It is only in chapter 3, some 33 pages in, that we really learn why Waghorn was so important, when Ashbee recites a dedication to him in Samuel Bevan’s Sand and Canvas. Waghorn was not the first to promote the overland route to India, but was a ‘leading figure in putting the final piece of the jigsaw into place’. He was early to recognise the value of steamships to shipping mail to India, initially via the Cape but soon, because of a lack of engine power and coaling infrastructure, from Egypt through the Red Sea. There is a good descriptive narrative of his attempts to get his steam mail route funded, in the face of stern resistance from the Post Office and East India Company. It shows very effectively why opposition existed, how acceptance of steam power was slow to emerge, and the incredible determination of Waghorn.
Two travel accounts from 1839, when the overland route was more established, with the writing of an ‘assistant’ who worked on the route, provide good colour for the book, and highlight the realities of travelling to India. A later chapter looks at Waghorn’s attempt to connect with Australia by steam, which was eventually achieved by P&O. The lack of support from the government for his ideas—particularly financial support—is well covered, and the book concludes with his final years, which he spent in debt and despair.
There are admirable amounts of primary sources, showing the depth of the author’s research. However, they are often cited in full (one chapter being almost totally a cited source) which makes the text somewhat clunky and dense reading, and more analysis of them would have been welcome. The conclusion is a little too brief, and the claims for Waghorn’s importance could have been better served. Nevertheless, this is a well-researched and referenced work (with footnotes, a bibliography, and appendices), which adds depth to our understanding of one of steam-shipping’s earliest pioneers.
Steven Gray is a lecturer in the history of the Royal Navy at the University of Portsmouth and author of Steam Power and Sea Power: Coal, the Royal Navy, and the British Empire, c. 1870-1914
(History Press 2016 188pp ISBN 978 0 7509 6240 7) £12.99
The author begins by explaining why the book was written—to put what happened in Basingstoke in the context of national implementation. Her task was made harder by the paucity of records held locally, these being limited to little more than the minute books of the Board of Guardians. Fortunately, the valuable correspondence books held by The National Archives (MH12) provide otherwise missing details. Above all, the author laments the lack of personal stories which survive for other poor law unions.
The book is divided into four sections: the early years (1835-1845); consolidation (1846-1871); challenges and changes (1872-1900); and 1901 to the end of the system in 1948. Within each section there are themes, many of which are covered in all four periods. These include details of the guardians and staff; the buildings; emigration; life in the workhouse; relations with central authority; vagrancy; children, education and training; health and disease; workhouse visitors.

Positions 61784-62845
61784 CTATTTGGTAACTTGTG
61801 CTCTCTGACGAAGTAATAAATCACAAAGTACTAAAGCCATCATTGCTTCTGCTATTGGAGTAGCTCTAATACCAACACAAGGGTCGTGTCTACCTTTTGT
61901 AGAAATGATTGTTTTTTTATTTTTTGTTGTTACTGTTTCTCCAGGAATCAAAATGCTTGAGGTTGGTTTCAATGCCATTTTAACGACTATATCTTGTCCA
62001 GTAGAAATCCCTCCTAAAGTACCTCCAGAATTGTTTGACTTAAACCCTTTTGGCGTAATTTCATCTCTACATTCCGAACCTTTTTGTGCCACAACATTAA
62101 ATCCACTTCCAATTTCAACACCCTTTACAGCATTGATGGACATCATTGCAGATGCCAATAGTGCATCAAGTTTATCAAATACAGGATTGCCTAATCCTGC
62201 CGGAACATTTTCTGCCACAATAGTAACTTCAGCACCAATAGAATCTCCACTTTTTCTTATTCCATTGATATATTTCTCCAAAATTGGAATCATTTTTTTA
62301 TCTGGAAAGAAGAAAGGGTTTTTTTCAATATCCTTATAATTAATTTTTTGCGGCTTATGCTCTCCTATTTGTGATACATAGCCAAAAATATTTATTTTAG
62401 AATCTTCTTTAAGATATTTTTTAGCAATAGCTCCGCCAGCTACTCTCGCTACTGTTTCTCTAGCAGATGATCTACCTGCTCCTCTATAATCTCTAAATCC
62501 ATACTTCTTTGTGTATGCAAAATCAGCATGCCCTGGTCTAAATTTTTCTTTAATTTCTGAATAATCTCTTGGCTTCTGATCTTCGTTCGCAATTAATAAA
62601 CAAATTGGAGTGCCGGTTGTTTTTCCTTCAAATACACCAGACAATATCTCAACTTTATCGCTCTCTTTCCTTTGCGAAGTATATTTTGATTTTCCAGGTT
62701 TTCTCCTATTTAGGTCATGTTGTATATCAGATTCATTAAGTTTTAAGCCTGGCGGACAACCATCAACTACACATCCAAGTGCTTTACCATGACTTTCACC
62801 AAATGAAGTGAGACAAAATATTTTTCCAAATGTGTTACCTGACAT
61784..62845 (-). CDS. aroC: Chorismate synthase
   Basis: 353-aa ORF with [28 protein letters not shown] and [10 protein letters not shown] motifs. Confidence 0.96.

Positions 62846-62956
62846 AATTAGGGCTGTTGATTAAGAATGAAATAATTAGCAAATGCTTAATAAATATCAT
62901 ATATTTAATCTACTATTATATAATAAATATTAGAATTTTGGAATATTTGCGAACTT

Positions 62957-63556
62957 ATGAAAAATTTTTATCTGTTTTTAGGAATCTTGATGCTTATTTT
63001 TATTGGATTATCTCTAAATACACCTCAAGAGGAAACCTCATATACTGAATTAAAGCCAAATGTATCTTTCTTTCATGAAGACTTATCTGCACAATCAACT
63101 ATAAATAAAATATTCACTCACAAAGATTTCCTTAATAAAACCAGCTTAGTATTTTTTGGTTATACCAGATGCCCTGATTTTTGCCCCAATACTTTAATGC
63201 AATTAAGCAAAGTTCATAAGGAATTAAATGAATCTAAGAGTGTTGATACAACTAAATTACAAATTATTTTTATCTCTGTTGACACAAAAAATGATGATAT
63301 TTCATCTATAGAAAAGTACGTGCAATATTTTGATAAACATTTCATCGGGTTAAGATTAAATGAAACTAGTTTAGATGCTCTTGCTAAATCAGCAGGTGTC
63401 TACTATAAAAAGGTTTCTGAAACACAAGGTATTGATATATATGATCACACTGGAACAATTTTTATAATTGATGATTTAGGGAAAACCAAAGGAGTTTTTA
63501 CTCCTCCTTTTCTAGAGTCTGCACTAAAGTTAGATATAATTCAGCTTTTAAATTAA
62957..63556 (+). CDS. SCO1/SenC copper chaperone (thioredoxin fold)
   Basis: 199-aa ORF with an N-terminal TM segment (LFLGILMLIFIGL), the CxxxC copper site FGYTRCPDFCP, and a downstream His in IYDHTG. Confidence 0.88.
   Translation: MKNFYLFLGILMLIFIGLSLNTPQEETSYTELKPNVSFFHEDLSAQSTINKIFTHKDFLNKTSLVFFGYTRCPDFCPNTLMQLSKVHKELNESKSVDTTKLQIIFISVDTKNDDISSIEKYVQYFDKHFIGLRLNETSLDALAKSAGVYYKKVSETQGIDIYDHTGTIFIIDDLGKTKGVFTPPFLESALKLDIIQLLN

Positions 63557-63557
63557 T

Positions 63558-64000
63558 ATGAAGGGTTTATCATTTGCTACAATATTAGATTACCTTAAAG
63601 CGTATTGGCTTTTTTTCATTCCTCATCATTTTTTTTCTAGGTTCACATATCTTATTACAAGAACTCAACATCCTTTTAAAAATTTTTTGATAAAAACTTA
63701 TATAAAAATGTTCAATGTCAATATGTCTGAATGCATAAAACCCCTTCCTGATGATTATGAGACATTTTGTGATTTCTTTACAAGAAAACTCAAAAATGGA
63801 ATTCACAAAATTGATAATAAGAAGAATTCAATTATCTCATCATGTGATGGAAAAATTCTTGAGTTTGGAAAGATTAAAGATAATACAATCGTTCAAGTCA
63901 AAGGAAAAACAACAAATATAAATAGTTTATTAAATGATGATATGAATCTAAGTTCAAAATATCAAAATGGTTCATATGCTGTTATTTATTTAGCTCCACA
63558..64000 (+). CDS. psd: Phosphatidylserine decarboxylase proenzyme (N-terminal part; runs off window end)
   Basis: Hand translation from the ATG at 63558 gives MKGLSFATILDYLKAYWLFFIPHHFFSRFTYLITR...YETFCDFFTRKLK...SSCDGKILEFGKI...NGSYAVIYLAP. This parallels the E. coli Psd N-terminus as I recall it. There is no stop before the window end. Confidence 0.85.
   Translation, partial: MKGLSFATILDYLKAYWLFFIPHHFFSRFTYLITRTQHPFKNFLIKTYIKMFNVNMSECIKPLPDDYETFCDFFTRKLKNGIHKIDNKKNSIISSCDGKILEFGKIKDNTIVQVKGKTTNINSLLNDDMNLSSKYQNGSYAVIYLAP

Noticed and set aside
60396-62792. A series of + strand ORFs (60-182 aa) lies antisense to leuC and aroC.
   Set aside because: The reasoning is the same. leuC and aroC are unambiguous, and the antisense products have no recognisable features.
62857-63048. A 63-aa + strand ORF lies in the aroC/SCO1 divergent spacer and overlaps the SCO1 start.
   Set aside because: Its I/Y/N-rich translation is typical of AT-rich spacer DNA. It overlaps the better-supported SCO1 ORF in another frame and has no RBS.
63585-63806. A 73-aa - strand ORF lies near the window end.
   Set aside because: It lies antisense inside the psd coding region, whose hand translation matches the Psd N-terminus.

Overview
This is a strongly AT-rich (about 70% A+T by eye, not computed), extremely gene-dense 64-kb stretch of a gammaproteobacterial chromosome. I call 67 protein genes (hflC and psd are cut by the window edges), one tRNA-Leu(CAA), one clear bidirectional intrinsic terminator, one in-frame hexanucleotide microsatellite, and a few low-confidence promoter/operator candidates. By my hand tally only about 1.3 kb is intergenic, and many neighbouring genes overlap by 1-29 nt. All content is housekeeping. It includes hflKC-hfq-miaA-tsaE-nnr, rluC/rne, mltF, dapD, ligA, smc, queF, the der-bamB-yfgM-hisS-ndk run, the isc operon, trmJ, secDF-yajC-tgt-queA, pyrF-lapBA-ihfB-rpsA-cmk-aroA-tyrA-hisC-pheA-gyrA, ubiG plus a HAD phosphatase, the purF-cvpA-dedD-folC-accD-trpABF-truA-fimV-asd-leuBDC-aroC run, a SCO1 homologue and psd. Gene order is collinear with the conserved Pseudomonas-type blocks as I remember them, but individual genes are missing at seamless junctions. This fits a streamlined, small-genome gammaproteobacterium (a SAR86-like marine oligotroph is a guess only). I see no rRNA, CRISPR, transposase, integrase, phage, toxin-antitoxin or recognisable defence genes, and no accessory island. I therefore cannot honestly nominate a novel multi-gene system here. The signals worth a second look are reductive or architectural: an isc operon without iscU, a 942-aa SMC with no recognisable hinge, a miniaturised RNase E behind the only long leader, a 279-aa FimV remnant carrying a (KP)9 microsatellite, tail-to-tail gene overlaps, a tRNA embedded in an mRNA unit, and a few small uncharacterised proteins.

Much of the information will be familiar to students of the subject but it is always valuable to have further comparative studies. The author refers to other Hampshire unions, such as Alton, but a limited index means that it is not possible to find all the references without a careful reading of the text. A Poor Law conference was held in Basingstoke in 1870, attended by representatives from neighbouring unions. Some stories of individuals were discovered, but apparently only two letters of complaint can be found in the MH12 series, in contrast to other unions. There was a sporadic Visiting Committee and some entries are quoted, including one from the Duke of Wellington in 1841. The author concludes that the Basingstoke workhouse was no worse and indeed a lot better than most and was comparatively humane and well-run even in the early period of the union, which was so problematic elsewhere (including nearby Andover). In her conclusion she singles out five interesting characters: the first chairman; an inspector; a teacher; the first lady guardian; and one of the workhouse masters.
There are just a few quibbles. The over-use of ‘we’ in the introduction jars and the proliferation of initial capital letters should have been avoided. The term ‘spike’ is usually thought to refer to the casual wards, rather than a tool used to separate oakum. And I would dispute the distinction between the ‘deserving’ and ‘undeserving’ poor given on page 13. There are a few black and white illustrations, line drawings, maps and graphs, five appendices, notes, bibliography and a rudimentary index, with no personal names. The author concludes by referring to the ongoing fear of entering the hospital which succeeded the workhouse, but also found some people who wanted to bring the workhouse back. The buildings were vandalised, and then demolished in 1977.
Kate Thompson was successively county archivist of Leicestershire and of Hertfordshire. She is a former chairman of BALH and now a vice president. Her PhD thesis was on the Leicester Poor Law Union, 1836-1871.